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We wish all our dear ex-libris friends long life and good health! But as we all know, we cannot go on collecting forever... 

Please send information as to ex-libris collectors and artists who have passed away.




Another vey sad piece of news for ex-libris enthusiasts... Marius Liugaila died a few weeks ago. He leaves behind a major opus of beautifully engraved and poetical ex-libris. More information on the artist will be posted soon.




We just learned of the passing away of one of the great artists of the bookplate in our time: Evgeny Bortnikov

Hasip Pektas wrote: He was a good ex-libris artist, a successful teacher and a great person. I bow respectfully in front of his memory. I wish condolences to all exlibris world to all his relatives. His place must be heaven. Hasip 


Evgeny Bortnikov was born in 1952 in Sverdlovsk (nowadays Yekaterinburg), Russia. In 1974 graduated from arts and graphic department of Nizhniy Tagil State Pedagogical Institution.
He was a member of the Artists Union of Russia since 1980.
He worked in the field of book and easel graphics and devoted himself to pedagogical activity. Senior lecturer of the chair of drawing of the Nizhniy Tagil State Social and Pedagogical Academy.

Bortnikov was awarded countless prizes and medals at the international exhibitions of drawing and printmaking in Russia, Austria, Belgium, Greece, Italy, Korea, Lithuania, Poland, Romania, Turkey, Ukraine, France, Czech Republic, Sweden.

He lived and worked in Nizhniy Tagil, Russia.

Benoit Junod wrote: Bortnikov made hundreds of bookplates with always one subject: women. Women in all shapes and sizes, always perfectly drawn, always perfectly beautiful. Just a glance at his work made you instantly feel the he loved women, knew their bodies and their souls. He is one of the last classic wood engravers, using the wood brilliantly to make diaphanous, magical images. Then occasionally, he would rip loose and make violently erotic and strong computer ex-libris. Dear dual Evgeny. His girls will always be with us...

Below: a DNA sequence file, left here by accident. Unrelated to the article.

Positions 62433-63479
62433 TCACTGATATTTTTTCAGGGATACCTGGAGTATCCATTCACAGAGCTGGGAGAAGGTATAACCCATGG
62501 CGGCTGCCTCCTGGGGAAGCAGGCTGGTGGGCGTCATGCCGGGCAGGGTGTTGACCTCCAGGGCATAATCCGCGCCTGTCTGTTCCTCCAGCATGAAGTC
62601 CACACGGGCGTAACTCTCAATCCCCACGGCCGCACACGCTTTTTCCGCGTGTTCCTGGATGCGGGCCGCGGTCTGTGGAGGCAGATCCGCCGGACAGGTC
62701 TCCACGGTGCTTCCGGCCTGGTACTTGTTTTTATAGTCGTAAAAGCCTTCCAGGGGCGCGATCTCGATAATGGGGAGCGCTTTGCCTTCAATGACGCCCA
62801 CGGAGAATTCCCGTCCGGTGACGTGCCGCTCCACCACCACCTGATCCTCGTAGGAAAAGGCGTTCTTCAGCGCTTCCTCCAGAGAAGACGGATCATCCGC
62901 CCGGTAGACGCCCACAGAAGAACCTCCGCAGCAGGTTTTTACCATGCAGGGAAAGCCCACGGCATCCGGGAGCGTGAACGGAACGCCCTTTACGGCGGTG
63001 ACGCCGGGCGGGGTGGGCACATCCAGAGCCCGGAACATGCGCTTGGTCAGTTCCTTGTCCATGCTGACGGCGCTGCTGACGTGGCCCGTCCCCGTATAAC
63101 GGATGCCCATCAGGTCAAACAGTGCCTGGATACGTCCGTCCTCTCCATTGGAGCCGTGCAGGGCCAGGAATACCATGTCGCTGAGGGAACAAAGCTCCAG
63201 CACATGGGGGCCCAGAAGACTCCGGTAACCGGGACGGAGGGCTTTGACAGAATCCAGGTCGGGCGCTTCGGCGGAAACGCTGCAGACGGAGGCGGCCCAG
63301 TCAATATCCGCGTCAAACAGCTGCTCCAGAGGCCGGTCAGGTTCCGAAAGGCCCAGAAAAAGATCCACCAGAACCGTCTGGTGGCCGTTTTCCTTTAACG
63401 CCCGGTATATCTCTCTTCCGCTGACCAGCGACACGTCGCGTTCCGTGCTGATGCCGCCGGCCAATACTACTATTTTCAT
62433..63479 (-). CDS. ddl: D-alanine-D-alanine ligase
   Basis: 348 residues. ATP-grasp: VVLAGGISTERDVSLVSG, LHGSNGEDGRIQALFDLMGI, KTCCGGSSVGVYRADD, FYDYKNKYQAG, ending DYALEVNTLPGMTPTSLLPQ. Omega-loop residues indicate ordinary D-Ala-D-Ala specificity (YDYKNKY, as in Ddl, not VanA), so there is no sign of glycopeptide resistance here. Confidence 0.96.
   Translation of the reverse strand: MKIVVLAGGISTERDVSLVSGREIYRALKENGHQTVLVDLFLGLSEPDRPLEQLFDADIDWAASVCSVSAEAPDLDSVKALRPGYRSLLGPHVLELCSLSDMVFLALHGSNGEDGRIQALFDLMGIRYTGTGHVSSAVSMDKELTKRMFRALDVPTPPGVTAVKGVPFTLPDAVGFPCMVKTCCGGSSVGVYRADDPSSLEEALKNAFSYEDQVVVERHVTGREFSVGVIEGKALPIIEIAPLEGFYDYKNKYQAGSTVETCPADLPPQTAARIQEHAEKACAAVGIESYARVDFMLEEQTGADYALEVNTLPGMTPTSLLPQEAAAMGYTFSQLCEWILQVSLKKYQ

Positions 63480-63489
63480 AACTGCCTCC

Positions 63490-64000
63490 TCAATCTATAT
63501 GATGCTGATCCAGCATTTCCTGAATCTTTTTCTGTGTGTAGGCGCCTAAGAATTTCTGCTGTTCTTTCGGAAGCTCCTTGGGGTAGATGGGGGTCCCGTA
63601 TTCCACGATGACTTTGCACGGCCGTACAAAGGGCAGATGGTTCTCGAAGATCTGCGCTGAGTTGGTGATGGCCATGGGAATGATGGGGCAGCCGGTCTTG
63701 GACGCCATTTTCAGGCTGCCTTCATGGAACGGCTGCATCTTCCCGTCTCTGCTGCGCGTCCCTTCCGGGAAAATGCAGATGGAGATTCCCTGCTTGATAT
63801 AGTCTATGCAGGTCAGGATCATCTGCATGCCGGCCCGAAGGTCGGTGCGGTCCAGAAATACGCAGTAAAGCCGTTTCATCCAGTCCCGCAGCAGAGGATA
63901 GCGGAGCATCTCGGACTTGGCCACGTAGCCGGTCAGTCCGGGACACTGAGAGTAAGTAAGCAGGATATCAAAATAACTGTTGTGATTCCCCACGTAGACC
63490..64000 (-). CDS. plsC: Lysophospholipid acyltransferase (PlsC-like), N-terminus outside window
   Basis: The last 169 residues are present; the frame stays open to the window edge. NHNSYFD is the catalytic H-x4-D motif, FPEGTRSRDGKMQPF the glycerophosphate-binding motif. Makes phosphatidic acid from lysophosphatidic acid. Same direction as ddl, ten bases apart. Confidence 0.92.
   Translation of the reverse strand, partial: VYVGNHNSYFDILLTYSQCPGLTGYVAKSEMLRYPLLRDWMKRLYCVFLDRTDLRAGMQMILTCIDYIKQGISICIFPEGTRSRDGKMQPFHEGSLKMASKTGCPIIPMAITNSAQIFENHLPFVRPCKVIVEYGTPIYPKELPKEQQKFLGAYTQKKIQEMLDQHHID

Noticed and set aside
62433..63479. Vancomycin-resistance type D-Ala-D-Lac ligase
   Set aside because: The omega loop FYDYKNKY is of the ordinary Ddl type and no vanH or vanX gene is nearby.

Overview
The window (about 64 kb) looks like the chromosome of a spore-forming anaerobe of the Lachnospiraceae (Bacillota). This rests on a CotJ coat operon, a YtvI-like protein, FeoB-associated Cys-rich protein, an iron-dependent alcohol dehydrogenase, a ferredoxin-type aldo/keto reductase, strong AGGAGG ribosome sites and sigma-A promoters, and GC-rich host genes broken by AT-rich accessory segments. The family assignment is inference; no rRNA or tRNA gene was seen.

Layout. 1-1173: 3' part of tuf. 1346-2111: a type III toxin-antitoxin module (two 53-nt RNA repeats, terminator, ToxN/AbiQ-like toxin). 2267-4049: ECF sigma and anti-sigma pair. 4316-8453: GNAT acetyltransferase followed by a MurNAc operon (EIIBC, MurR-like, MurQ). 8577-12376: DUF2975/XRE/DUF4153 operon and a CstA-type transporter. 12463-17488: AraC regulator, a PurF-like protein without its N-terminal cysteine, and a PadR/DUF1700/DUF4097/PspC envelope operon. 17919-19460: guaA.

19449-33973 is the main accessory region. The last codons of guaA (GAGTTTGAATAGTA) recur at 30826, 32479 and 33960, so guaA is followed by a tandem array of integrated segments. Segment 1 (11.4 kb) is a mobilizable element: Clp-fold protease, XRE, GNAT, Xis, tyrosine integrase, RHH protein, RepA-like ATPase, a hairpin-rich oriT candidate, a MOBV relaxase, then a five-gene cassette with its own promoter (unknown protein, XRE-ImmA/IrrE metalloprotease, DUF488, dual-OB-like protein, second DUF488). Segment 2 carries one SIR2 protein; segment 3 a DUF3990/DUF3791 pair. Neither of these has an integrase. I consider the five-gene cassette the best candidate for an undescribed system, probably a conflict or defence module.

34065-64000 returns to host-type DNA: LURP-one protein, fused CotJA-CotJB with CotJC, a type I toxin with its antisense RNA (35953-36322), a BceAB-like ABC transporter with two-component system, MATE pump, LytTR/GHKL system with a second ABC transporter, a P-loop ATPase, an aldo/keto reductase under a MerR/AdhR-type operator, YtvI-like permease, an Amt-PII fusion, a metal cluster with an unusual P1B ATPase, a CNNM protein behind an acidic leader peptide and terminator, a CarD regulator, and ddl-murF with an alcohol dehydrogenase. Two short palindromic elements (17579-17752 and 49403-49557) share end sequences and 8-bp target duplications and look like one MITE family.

Below, a text on the artist, our friend Oldrich Kulhánek who passed away recently. It was written by Henry Klein, who knew him well...

In 1971, along with his close friend Jan Krejcí (1942 - 2001), he was arrested and charged with “Making Images that defamed a fraternal Soviet State.”  From that time on, he was a banned artist, forbidden to exhibit in his home country, until the collapse of the Communist government at the end of 1989.  During those dark times, commissions from the ex libris community, in his own country and in the West were a lifeline that helped to sustain him.  He had told me many times how crucial friends in the West were to his well being and to lifting his spirits.  Amongst them, he repeatedly singled out Norbert Hillerbrandt, Walter Humplstötter, Luc Sanders, and Leo van Mares for special appreciation, but mentioned so many others in passing as well.  Time and again he said that the meteoric rise of his fortunes through the sales of large format work after the “Velvet Revolution” had been made possible by the friends and contacts he had previously made through the ex libris community.  If you look at the list of his ex libris and P.F. commissions, it is also clear that the early and unwavering support of his fellow countrymen, particularly Frantisek Turnovec, was absolutely important.

By now, all of you in the Czech Republic are certainly mourning his passing, and many more of you also know of his death.  He and I have been friends for 23 years.  When I first invited him to come to Los Angeles for the opening of the exhibition I had curated, “Creativity in the Shadow of Political Oppression,” I knew him only as a great artist and a former political dissident.  But, when we met in 1990, there was an immediate kinship.  Perhaps it was because my own parents had suffered as political dissidents here in the United States.  Perhaps it was because we both loved to eat too much and had a great passion for life.  Certainly it had to do with his remarkable sense of humor.  We never met or spoke over the telephone without exchanging jokes and ending up laughing.   

He was a phoenix reborn after the fall of Communism.  But I am quite sure that the Phoenix never could have had a sense of humor that approached that of Olda.  I am so pleased that he lived long enough to experience the turnabout of his fortunes and the admiration of his fellow countrymen that he truly deserved. Frequently staying in his studio when I visited Prague each year, I was privileged to see the methodical and dedicated way in which he worked.  He was the finest figurative draughtsman that I have ever known and a profound artistic genius.  

He leaves behind his wife, Jana, three children, David, Katarína and Klara, and at least two grandchildren (I apologize if I have not kept up with David's progeny.).

The last time that he and I spoke on the telephone, we joked about getting old, having to see too many doctors, but how glorious life still was for us.  He said “Each morning when I awake, I look around and say to myself, I have beaten the Devil again.”  I have always admired the spirit with which he always faced life.  A long time ago, he told me that he had a small heart as the result of an illness that he had suffered when he was 19.  But that was only his physical heart.  His spiritual heart was immense.  So the empty place he leaves behind is also very large.  No one can fill that space.  Nevertheless, you have all been privileged to have been touched by a giant.